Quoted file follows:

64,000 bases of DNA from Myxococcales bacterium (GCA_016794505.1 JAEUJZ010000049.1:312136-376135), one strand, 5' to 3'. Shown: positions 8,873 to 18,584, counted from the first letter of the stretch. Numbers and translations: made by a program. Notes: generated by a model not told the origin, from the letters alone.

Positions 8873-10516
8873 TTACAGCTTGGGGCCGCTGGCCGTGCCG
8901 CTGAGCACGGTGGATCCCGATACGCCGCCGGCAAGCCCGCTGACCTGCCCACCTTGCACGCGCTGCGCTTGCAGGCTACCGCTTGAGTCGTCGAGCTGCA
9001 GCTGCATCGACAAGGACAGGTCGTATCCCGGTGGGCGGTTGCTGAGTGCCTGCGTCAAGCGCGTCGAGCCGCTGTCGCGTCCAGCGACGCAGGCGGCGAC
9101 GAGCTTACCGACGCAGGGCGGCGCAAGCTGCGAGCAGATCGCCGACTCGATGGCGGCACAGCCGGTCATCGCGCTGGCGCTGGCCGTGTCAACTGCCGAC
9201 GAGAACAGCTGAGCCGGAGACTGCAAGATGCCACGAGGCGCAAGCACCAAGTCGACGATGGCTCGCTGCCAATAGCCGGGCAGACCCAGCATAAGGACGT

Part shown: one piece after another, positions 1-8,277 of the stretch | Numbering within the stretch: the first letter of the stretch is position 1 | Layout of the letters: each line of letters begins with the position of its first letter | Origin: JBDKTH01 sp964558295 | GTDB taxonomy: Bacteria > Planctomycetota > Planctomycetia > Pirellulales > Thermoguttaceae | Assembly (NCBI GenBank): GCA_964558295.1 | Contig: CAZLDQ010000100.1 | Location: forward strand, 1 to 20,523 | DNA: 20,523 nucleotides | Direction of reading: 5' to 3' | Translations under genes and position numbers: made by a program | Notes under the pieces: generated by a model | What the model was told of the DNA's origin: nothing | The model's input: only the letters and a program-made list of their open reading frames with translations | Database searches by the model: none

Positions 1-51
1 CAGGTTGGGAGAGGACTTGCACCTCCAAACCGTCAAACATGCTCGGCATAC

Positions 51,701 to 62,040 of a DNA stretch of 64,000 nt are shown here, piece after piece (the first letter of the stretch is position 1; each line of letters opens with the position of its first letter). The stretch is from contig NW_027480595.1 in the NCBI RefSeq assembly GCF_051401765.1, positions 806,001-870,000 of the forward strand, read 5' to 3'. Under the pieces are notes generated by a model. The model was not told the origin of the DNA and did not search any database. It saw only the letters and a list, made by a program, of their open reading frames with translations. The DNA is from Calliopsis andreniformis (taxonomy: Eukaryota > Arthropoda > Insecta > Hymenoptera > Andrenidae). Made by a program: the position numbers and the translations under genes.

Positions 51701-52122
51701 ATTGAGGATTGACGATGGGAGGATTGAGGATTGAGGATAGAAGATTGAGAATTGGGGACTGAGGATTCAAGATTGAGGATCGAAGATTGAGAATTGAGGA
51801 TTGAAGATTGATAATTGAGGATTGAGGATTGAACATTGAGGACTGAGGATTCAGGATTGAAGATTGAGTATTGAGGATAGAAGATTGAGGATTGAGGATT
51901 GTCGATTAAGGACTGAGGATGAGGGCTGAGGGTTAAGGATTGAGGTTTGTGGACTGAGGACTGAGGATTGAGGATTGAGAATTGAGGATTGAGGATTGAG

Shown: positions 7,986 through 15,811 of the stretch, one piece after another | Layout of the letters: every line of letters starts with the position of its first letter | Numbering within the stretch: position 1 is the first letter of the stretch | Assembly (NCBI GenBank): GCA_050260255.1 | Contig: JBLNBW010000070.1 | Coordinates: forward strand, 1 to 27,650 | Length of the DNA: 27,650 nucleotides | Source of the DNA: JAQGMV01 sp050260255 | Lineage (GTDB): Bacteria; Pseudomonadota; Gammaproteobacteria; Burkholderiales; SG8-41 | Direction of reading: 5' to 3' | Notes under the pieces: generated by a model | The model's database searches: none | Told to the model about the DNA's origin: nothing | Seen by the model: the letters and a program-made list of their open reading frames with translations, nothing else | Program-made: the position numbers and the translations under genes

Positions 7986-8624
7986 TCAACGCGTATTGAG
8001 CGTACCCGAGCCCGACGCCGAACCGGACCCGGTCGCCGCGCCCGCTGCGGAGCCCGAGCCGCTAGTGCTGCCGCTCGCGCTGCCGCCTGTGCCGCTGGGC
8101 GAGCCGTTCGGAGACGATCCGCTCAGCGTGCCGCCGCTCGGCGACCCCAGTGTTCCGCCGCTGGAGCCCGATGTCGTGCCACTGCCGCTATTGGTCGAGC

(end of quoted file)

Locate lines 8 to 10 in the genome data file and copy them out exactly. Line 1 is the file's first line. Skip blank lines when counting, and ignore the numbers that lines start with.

Part shown: one piece after another, positions 1-8,277 of the stretch | Numbering within the stretch: the first letter of the stretch is position 1 | Layout of the letters: each line of letters begins with the position of its first letter | Origin: JBDKTH01 sp964558295 | GTDB taxonomy: Bacteria > Planctomycetota > Planctomycetia > Pirellulales > Thermoguttaceae | Assembly (NCBI GenBank): GCA_964558295.1 | Contig: CAZLDQ010000100.1 | Location: forward strand, 1 to 20,523 | DNA: 20,523 nucleotides | Direction of reading: 5' to 3' | Translations under genes and position numbers: made by a program | Notes under the pieces: generated by a model | What the model was told of the DNA's origin: nothing | The model's input: only the letters and a program-made list of their open reading frames with translations | Database searches by the model: none

Positions 1-51
1 CAGGTTGGGAGAGGACTTGCACCTCCAAACCGTCAAACATGCTCGGCATAC